A Python Easter Egg

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The Zen of Python, by Tim Peters

Beautiful is better than ugly.
Explicit is better than implicit.
Simple is better than complex.
Complex is better than complicated.
Flat is better than nested.
Sparse is better than dense.
Readability counts.
Special cases aren't special enough to break the rules.
Although practicality beats purity.
Errors should never pass silently.
Unless explicitly silenced.
In the face of ambiguity, refuse the temptation to guess.
There should be one-- and preferably only one --obvious way to do it.
Although that way may not be obvious at first unless you're Dutch.
Now is better than never.
Although never is often better than *right* now.
If the implementation is hard to explain, it's a bad idea.
If the implementation is easy to explain, it may be a good idea.
Namespaces are one honking great idea -- let's do more of those!


stay on target...stay on target...

I tried learning both French and Spanish during my uni days but didn’t get beyond muy bien and deco. All my life I have also sucked at my mother tongue, Mandarin. So anyone else, I pretty much concluded that languages was not my forte.

Fast forward to today. I’ve been learning Python/Django for the last 7 months now. I can put together a databound website quite easily now. Couple of weeks ago, I dived into Vim, an IDE. For the uninitiated, the learning curve for Vim is generally kind of steep. This is coming from hardcore techies themselves. I’ve tried and given up a couple of times over the last few months. I almost gave up again during my latest attempt when I couldn’t figure out how to copy and paste from different documents correctly. But this time however, I was determined to get my tech cred and I stuck with it. Switching to Vim was probably one of the best decisions I’ve made in my short hacking journey so far (the other was picking Python over Ruby :P)

So now I’m thinking back on my hate-hate relationship with foreign languages and realised that the reason why I didn’t get very far was because:

  1. I didn’t stick with it long enough
Simple as that.
If I had gritted my teeth and overcame the early inertia that one inevitably faces when learning something new for the first time, I would have been a quad linguist by now. Obviously passion and interest plays a big role in determining your motivation for sticking with the learning. But 9 times out of 10, it’s not the lack of talent that gets you down, it’s the lack of patience.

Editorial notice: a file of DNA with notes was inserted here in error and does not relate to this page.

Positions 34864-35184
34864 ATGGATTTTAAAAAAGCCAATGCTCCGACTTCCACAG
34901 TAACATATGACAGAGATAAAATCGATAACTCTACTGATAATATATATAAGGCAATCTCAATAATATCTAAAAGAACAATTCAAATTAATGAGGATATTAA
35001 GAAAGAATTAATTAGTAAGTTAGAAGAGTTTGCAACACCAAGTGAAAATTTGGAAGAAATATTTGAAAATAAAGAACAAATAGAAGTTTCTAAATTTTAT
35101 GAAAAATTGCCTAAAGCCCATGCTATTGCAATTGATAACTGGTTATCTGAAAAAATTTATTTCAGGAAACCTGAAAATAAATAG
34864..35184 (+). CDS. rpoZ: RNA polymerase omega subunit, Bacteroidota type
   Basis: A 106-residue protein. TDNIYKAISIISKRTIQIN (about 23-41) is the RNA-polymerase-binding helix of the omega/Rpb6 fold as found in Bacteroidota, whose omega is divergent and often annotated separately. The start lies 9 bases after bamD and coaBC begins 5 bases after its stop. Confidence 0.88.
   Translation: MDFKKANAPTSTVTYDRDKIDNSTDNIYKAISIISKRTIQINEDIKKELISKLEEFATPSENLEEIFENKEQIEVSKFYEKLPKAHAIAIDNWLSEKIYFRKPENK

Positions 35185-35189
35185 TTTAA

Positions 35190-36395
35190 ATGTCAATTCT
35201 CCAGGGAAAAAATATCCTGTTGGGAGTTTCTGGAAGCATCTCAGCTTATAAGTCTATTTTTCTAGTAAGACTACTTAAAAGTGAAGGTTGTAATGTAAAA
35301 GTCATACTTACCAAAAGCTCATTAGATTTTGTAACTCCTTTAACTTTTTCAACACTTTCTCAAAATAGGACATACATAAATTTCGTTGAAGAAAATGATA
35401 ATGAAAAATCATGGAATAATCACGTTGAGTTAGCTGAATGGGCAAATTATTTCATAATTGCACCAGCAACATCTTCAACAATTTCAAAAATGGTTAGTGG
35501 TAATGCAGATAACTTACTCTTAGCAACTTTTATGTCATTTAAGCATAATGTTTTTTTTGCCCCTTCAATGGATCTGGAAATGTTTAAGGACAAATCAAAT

Why Did Tan Kin Lian Lose So Badly? Because He Failed to Cross the Chasm Correctly.

what have I gotten myself into...

Crossing the Chasm by Geoffrey Moore is a marketing book that espouses the need for a product or company to first find traction with early adopters before attempting to sell their services to the mainstream market a.k.a cross the chasm. Failure to do so will inevitably result in disastrous consequences. For many entrepreneurs and marketing people, this book is a bible.

Now what does Tan Kin Lian’s poor showing at the PE2011 have to do with this tech-oriented marketing book? Very simple: he failed to find a core base of users on which to launch his campaign on. These core base of users would be analogous to the early adopters that a company must first seek to convince before he attempts to cross the chasm and enter the mainstream audience.

Which was why he mentioned his two lowest points were when Tan Jee Say announced his candidacy and was later granted the Certificate of Eligibility to contest. With Tan Jee Say in the running, he grabbed what would be Tan Kin Lian’s core base of opposition supporters in one fell swoop. While on the other side, Tan Cheng Bock and Tony Tan were craving up the pro-PAP supporters into the so called PAP Grassroots a.k.a heartlanders and PAP Elites a.k.a erm… Elites. That left Tan Kin Lian with scraps.

So when Tan Kin Lian did his After Action Review and found that among other things, his inappropriate campaign logo of ‘Hi-5’ or mis-reporting in the mainstream media which were the chief culprits to blame for his downfall, I’m sitting behind my desk thinking: this guy still doesn’t get it. So here’s my personal message to Mr Tan Kin Lian:

Dear Sir,

Firstly, I applaud you for persisting with your beliefs and not pulling out due to populist pressure. It takes a man of courage to have done what you did. As a wannabe entrepreneur, I respect your rags-to-riches journey in being a self taught programmer and eventually succeeding in the corporate world.

But I shall not sugar coat my words any longer. The reason why you lost so badly was very simple: you did not communicate a clear set of ideals and vision to a clearly defined group of people or in business speak, target audience. To put it very bluntly, you stood for nothing for no one

As someone who has risen to the very top of the corporate world, I would have thought this to be plainly evident.

If you had gathered more support during your involvement of the Lehman Brother’s Minibonds saga, that could have been a possible launch pad. But even then, you failed to gather enough rapport from the people.

The reasons you cite as contributing factors to your poor showing were merely poorly implemented tactics which by itself should not drown a candidate. The overall strategy was flawed. Even the most brilliantly executed campaign would not have saved you from a flawed campaign strategy. 

So Mr Tan Kin Lian, as you are eating your mooncakes and sipping tea under the moonlight, do you still think mis-reporting was the main cause of your downfall?

Yours Sincerely,

A Wannabe Hacker.